Experimental rock band Can was always several steps ahead of its contemporary music scene, exploring frontiers of rock music that wouldn’t become popular for another 10 to 20 years. Formed in Cologne, Germany, in 1968, Can (bassist Holger Czukay, keyboardist Irmin Schmidt, guitarist Michael Karoli, and drummer Jaki Liebzeit) was dedicated to tinkering with song construction methods and unorthodox arrangements, often incorporating noise, analog synthesizers, and experimental recording techniques. By the early 70s, Can had emerged into an experimental music community that included such pioneers as Neu!, Faust and Tangerine Dream.

Though rooted in the German rock scene, Can gravitated more toward minimalism (and even ambience), abstaining from the industrial bent that marked many of the group’s contemporaries, most notably Kraftwerk, preferring a musical formula that was closer to, but still divergent from, traditional rock. Despite its relative obscurity in America, Can has been cited by a wide range of artists as an influence, including Sonic Youth, Stereolab, Tortoise, and Mouse On Mars, as well as mainstream rockers Beck and Radiohead and scores of electronic musicians.

Recorded at the height of the “Suzuki Era” (so-named for then-singer Damo Suzuki, an expatriated Japanese street poet, who betrays not a hint of ethnicity), “Ege Bamyasi” shows Can at its most avant-conventional, delivering an amazing set that still holds its own against many of today’s more technologically sophisticated artists.

The pneumatic “Pinch” opens the record, trading slide whistle expressions with Suzuki’s ambiguous vocalizing over what amounts to a free jazz-inspired funky nine-minute rhythm section solo. Pinch fades into “Sing Swan Song,” a melancholic pseudo-waltz that effortlessly floats from the speaker. “One More Night” resumes the pace, driven by a simple, but mesmerizing head-bobbing groove, while Suzuki ponders the delusions of being alive for “one more Saturday night.”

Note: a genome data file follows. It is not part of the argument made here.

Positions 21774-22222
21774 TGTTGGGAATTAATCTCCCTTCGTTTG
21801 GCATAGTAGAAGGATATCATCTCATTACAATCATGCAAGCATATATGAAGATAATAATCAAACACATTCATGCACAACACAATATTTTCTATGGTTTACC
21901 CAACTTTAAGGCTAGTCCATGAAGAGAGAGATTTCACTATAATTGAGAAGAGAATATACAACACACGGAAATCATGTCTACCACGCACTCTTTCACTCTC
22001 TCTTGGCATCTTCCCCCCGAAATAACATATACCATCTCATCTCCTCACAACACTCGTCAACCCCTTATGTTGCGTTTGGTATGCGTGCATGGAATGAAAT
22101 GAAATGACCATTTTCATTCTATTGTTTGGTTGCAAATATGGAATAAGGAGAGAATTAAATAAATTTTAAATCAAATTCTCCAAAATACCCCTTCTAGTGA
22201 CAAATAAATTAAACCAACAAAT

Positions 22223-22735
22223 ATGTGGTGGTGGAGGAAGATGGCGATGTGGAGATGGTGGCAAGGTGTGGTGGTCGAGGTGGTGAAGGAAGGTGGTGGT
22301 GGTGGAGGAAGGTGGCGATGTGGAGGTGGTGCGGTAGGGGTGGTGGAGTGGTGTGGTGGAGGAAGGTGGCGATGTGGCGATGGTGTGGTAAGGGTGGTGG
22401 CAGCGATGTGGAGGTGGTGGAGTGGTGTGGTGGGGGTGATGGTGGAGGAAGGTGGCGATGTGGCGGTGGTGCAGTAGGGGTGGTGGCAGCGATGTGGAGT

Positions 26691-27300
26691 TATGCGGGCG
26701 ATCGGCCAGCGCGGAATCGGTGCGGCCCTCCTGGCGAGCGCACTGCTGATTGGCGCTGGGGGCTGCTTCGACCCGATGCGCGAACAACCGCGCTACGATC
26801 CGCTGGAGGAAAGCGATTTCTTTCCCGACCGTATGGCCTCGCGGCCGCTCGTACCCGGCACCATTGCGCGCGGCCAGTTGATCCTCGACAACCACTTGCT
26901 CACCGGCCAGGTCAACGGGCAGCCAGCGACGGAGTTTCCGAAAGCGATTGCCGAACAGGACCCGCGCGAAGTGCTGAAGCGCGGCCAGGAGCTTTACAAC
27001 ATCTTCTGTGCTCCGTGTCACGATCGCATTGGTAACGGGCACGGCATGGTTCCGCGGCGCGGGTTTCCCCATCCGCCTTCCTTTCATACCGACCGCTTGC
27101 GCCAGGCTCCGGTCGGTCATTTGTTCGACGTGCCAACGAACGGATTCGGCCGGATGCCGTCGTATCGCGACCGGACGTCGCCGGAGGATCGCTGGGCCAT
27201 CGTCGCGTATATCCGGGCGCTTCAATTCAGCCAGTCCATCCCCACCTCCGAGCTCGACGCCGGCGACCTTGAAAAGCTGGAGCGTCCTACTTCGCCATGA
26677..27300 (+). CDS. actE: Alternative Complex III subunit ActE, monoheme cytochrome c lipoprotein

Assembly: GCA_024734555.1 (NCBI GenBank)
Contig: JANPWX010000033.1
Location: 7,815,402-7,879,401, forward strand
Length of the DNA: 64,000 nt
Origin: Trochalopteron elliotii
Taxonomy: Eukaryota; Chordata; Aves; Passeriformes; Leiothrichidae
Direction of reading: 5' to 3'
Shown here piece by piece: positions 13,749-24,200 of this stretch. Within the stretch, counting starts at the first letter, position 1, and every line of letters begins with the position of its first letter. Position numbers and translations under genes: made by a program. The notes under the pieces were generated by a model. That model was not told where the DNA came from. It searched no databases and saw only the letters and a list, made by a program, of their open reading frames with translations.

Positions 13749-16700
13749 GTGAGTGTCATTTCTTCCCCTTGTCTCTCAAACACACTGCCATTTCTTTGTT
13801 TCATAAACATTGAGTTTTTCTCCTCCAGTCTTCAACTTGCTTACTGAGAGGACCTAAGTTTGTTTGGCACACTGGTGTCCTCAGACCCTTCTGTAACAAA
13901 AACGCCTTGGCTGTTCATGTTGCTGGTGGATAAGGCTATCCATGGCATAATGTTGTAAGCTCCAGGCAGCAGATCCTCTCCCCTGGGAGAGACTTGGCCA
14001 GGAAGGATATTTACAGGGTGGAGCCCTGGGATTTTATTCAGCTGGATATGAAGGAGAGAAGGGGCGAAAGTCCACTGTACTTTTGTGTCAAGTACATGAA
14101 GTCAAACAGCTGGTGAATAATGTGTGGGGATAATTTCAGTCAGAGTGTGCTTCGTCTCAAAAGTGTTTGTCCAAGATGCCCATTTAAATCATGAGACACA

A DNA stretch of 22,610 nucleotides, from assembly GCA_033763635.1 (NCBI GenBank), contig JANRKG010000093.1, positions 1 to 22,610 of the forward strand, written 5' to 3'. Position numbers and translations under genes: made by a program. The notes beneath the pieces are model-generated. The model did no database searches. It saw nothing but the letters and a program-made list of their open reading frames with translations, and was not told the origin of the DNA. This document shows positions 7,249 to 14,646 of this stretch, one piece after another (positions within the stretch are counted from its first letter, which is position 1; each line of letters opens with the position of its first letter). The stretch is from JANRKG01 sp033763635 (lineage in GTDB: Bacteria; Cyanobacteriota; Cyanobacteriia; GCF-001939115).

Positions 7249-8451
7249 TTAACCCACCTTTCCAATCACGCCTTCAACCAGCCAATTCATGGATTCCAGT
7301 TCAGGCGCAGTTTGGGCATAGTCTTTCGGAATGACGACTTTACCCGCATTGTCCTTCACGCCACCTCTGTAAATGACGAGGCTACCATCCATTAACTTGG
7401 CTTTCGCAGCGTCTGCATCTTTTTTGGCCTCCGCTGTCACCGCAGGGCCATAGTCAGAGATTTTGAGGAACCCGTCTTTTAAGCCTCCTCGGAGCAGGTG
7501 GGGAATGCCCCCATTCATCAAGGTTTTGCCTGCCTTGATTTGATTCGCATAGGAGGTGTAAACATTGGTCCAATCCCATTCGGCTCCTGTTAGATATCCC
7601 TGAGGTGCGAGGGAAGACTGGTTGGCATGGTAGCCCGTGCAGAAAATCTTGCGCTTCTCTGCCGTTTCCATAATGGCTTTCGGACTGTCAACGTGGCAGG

Time feels as though it’s running out on “Vitamin C” as Leibzeit’s militaristic drums combine with a spring-wound tick-tock bass to deliver Suzuki’s ominous message: “You’re losing your Vitamin C; You’re losing your mind.” Czukay’s muted bass takes center stage on “Soup,” contributing to one of Can’s trademark rhythm explorations, before dissolving into sporadic and independent expressions of noise from each of the band members. Contrasting the proceeding cacophony, “I’m So Green” provides Ege Bamyasi with its most accessible song. Powered by an infectious proto-techno beat, it is easily the highlight of the record. Closing the album is “Spoon,” an other-worldly bossa-nova that seemlessly marries psychedelia with exotic composition.

Despite the passage of nearly 30 years, Ege Bamyasi is as fresh a record as it was when it was released and remains a great starting point for those curious about Can or experimental German rock in general, as it is as listenable as it is groundbreaking.